By Roselyn Hicks, M.D.
Visiting Scholar, Division of Scientific Programs National Institute on Minority Health and Health Disparities
Everything is abloom—spring has finally arrived. Pollen is everywhere, and for many of us, so is allergen-induced asthma.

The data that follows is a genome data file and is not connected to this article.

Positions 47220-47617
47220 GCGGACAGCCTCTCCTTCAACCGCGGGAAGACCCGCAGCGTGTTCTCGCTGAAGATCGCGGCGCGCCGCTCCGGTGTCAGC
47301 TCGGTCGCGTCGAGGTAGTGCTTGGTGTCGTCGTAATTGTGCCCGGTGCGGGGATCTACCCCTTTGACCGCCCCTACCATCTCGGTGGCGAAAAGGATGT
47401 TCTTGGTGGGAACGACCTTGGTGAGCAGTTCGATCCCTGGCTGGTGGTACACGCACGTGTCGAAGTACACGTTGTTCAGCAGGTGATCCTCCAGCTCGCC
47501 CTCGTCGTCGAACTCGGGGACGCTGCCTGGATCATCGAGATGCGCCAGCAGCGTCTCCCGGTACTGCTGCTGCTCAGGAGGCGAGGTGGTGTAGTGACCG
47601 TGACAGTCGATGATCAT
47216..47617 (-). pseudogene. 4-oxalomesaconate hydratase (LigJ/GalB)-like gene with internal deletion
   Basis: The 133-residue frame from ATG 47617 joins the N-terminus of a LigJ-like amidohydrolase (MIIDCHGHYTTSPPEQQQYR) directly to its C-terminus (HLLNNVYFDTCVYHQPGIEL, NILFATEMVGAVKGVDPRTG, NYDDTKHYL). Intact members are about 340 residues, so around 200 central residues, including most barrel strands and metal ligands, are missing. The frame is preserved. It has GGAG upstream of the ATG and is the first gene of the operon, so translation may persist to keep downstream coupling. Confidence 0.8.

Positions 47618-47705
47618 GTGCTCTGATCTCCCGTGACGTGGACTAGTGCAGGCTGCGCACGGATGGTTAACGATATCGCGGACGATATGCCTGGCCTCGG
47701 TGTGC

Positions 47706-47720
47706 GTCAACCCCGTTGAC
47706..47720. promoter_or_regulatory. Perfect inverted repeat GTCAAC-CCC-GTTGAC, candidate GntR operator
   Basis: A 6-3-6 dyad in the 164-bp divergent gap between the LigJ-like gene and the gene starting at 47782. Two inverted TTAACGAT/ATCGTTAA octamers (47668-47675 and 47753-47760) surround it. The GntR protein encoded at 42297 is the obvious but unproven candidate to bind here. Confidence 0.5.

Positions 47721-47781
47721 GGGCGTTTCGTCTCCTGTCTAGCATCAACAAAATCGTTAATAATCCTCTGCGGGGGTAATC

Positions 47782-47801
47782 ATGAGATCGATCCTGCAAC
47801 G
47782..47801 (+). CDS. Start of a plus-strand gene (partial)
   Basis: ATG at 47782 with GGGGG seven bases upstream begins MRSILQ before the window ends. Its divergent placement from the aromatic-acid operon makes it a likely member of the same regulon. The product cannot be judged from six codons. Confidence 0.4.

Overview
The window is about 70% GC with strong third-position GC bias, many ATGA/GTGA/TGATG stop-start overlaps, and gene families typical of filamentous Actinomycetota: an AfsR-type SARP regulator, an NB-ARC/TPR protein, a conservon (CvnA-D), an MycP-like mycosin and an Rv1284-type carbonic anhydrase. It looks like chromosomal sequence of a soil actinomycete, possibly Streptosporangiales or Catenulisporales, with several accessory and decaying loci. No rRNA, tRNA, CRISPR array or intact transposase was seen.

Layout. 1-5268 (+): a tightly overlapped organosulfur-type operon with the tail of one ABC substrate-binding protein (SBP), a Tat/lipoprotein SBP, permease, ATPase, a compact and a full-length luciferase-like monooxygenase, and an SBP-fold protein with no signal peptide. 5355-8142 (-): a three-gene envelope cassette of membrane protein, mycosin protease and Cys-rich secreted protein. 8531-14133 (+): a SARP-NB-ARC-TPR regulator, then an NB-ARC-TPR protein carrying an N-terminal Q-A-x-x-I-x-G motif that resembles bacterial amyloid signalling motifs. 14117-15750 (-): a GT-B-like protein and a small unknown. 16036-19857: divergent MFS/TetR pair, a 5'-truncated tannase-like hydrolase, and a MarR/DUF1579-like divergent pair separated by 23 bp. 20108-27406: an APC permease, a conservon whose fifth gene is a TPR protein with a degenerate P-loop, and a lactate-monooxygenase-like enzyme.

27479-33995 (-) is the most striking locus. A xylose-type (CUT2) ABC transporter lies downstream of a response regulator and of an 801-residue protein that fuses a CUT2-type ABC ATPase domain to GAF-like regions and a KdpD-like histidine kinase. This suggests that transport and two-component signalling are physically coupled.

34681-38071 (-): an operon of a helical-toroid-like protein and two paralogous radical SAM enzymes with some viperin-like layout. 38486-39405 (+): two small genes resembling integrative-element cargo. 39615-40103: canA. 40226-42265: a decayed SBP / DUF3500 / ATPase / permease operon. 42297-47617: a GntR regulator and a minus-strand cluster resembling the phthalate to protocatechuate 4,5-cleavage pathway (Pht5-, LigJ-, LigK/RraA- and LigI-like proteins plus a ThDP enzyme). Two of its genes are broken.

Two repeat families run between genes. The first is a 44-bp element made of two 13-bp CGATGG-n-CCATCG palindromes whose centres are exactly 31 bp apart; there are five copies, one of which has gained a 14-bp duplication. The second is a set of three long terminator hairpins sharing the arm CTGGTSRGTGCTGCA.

Asthma, one of the most common childhood illnesses and a leading cause of work and school absences, continues to cause symptoms for nearly 25 million Americans. As a board-certified allergist and immunologist, my most frequent patients were individuals with this adult and pediatric inflammatory, chronic lung disease of the airways. This inflammation causes repeated episodes of wheezing, breathlessness, chest tightness, and nighttime or early morning coughing. The prevalence of asthma, with marked disparities between various populations, continues to increase within the United States. The greatest rising trend is in adult women, non-Hispanic Black children, and those individuals living in poverty—especially boys.2,5 Medical management has improved in recent years, but asthma is still related to more than 3,000 deaths per year.2 What can we learn from the extensive information available about asthma? Continue reading “Asthma, A Common But Controllable Illness”